Can You Leave Your RV Unattended Overnight?
The legality of leaving your RV unattended overnight is not a simple yes or no question, but rather depends on various factors.
The rules for parking an RV vary depending on the location. Certain campgrounds forbid leaving unattended RVs overnight, while stores like Walmart allow overnight parking as long as someone is present. However, some parks and campgrounds permit seasonal camping, allowing RVs to be parked for an entire season.
In many of the seasonal camping environments (like some Thousand Trails parks), you are not allowed to live in the RV full-time. You must vacate the RV periodically and leave it unattended because the RV campground is not zoned as a mobile home park where people can live in their RVs year-round. The determining factor of whether you can legally leave your RV unattended overnight is determined by zoning laws, state, federal, or forest service regulations, store policy, and campground rules.
Therefore, the short answer to this question is, it depends. So, let’s look a little closer at what governs these decisions.
State parks and Forest Service campgrounds
Many state parks and forest service campgrounds are very reasonably priced camping options, and during their peak season, they are typically very popular places for people to recreate. Making reservations in advance for the busiest dates like Memorial Day or the 4th of July weekend in state parks will guarantee a place to camp, but it is often difficult to get a reservation at these parks during peak times.
As an alternative, there may be a forest service campground in the same area, but many of them are first-come, first-serve. Therefore, it’s conceivable that people could take their RV to one of these campgrounds a week or so before the holiday weekend, set up camp, pay for the duration of their stay (including the holiday), but leave the camp and RV unattended until the beginning of the holiday weekend. Perhaps they need to be at home for work or school, but they wanted to be sure they’d have a place to camp when the holiday weekend arrived. And this practice is one of the primary reasons forest service campgrounds prohibit unattended RVs from being parked in their campgrounds. As a side note, you also could not legally set up a tent site in one of these campgrounds and leave it unattended.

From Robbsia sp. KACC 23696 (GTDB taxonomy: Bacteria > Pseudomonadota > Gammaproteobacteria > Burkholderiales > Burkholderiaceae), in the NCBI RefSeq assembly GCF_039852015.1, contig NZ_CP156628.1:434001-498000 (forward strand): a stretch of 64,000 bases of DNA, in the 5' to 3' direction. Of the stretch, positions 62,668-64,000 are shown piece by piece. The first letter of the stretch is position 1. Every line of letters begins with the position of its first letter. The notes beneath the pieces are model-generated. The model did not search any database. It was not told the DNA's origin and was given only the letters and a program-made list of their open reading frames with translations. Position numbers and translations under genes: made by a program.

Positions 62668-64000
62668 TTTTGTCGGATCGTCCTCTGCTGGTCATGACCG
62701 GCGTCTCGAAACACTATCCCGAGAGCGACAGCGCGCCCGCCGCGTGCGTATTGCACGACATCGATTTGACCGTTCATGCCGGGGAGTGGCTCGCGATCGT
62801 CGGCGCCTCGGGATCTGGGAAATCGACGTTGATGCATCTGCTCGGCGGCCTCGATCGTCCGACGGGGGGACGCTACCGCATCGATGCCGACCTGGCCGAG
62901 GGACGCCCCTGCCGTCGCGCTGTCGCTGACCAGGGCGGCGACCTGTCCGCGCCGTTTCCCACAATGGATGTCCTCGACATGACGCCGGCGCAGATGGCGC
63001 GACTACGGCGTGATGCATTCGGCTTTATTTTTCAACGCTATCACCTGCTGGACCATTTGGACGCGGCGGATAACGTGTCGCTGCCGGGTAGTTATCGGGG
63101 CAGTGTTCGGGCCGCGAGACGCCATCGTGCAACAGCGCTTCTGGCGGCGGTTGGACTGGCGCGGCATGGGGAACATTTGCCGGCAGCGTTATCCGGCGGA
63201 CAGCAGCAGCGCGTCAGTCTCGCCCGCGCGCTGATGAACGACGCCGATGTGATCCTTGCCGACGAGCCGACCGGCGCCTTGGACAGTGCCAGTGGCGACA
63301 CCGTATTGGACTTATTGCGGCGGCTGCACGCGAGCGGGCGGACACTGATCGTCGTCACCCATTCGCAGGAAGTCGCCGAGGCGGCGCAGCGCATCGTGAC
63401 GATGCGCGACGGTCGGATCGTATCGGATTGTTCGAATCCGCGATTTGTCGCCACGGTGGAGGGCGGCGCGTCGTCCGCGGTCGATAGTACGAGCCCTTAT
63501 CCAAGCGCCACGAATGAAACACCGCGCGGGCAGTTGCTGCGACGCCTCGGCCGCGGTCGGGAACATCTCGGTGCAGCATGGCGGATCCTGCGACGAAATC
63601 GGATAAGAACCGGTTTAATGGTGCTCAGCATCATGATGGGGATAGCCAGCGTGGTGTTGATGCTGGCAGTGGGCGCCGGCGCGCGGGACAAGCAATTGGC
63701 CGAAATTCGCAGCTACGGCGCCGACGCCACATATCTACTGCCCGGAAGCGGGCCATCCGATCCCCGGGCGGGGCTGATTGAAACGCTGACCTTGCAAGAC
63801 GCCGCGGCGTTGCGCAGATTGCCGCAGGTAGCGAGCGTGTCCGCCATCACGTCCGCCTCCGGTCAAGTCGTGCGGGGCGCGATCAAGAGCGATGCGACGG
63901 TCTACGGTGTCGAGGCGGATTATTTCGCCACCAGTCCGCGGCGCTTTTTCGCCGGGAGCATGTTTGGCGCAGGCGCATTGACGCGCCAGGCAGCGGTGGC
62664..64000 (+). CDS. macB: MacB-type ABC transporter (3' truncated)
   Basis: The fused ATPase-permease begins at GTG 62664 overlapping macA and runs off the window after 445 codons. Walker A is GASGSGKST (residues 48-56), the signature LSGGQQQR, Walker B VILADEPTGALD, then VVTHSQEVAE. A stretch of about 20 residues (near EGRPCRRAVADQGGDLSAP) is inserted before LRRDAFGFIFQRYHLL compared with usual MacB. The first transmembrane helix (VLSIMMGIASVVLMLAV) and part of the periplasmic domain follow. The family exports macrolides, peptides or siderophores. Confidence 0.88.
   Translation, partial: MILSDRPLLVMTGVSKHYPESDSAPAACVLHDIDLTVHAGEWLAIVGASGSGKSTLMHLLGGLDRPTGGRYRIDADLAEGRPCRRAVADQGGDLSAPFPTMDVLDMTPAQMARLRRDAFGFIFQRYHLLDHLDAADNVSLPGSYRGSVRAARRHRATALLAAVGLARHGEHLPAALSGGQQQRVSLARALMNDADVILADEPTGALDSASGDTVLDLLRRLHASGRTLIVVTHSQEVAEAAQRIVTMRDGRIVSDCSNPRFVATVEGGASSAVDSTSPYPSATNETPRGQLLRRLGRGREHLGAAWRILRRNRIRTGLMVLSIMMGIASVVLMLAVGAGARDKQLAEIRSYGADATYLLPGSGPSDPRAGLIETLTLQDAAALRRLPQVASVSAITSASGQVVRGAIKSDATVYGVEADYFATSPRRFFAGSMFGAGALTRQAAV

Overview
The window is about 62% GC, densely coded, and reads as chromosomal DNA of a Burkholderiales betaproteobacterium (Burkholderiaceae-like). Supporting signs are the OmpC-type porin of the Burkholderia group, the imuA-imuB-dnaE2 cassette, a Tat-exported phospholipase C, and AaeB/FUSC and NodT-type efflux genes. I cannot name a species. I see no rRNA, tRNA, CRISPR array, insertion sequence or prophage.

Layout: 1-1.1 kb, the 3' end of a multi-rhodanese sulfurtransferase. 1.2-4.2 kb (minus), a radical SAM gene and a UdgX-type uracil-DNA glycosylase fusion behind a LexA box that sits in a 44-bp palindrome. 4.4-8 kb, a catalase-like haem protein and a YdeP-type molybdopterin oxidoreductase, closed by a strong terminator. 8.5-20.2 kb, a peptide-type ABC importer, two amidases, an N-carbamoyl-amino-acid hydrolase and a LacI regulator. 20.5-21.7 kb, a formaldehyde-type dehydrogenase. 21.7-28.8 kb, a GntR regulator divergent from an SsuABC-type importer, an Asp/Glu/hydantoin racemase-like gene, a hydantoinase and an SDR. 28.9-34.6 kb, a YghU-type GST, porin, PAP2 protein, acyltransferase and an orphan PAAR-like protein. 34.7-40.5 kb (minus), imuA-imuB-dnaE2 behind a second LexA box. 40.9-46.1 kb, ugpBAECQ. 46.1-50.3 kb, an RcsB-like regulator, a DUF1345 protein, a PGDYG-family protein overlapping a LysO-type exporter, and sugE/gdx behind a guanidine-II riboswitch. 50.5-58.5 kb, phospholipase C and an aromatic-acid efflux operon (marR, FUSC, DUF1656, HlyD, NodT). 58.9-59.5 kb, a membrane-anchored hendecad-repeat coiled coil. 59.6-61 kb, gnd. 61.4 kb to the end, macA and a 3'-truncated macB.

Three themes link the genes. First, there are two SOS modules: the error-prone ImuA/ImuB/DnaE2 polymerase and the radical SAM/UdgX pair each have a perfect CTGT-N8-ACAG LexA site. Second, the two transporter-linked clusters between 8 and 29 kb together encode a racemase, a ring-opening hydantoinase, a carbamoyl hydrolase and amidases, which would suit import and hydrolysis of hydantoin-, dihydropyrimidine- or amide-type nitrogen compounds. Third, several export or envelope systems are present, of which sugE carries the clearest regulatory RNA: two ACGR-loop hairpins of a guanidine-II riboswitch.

In addition, unattended campsites are not allowed for safety reasons. In case of emergencies like flooding, fire, or storms, park officials must reach all campers quickly for evacuation. Without contact information, park officials can’t address problems with the RV, risking harm to the park, campers, and the environment.
For example, if an RV catches on fire or the RV develops a leak which floods an adjacent campsite, or something else goes wrong, the park needs to be able to contact the RV owner. The registration paperwork provided at these types of campgrounds is sketchy at best, including just the site number, dates of occupancy, vehicle license number, and possibly the name of the camper. This data is not input into a database and is not readily available to a camp host in case an emergency does occur, so they would not have any way to call or contact RV owners of unoccupied RVs.